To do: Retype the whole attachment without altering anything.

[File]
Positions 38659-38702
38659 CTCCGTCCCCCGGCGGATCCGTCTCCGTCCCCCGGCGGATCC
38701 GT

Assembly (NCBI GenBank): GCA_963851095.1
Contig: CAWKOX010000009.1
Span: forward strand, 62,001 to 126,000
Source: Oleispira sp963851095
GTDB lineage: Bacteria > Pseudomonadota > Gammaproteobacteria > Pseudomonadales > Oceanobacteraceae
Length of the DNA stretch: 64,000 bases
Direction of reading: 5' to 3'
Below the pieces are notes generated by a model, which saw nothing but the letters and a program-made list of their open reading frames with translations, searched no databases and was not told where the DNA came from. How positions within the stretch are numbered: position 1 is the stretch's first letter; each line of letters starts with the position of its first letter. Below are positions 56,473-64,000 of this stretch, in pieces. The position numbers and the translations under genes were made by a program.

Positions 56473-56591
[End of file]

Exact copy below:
Positions 38659-38702
38659 CTCCGTCCCCCGGCGGATCCGTCTCCGTCCCCCGGCGGATCC
38701 GT

Assembly (NCBI GenBank): GCA_963851095.1
Contig: CAWKOX010000009.1
Span: forward strand, 62,001 to 126,000
Source: Oleispira sp963851095
GTDB lineage: Bacteria > Pseudomonadota > Gammaproteobacteria > Pseudomonadales > Oceanobacteraceae
Length of the DNA stretch: 64,000 bases
Direction of reading: 5' to 3'
Below the pieces are notes generated by a model, which saw nothing but the letters and a program-made list of their open reading frames with translations, searched no databases and was not told where the DNA came from. How positions within the stretch are numbered: position 1 is the stretch's first letter; each line of letters starts with the position of its first letter. Below are positions 56,473-64,000 of this stretch, in pieces. The position numbers and the translations under genes were made by a program.

Positions 56473-56591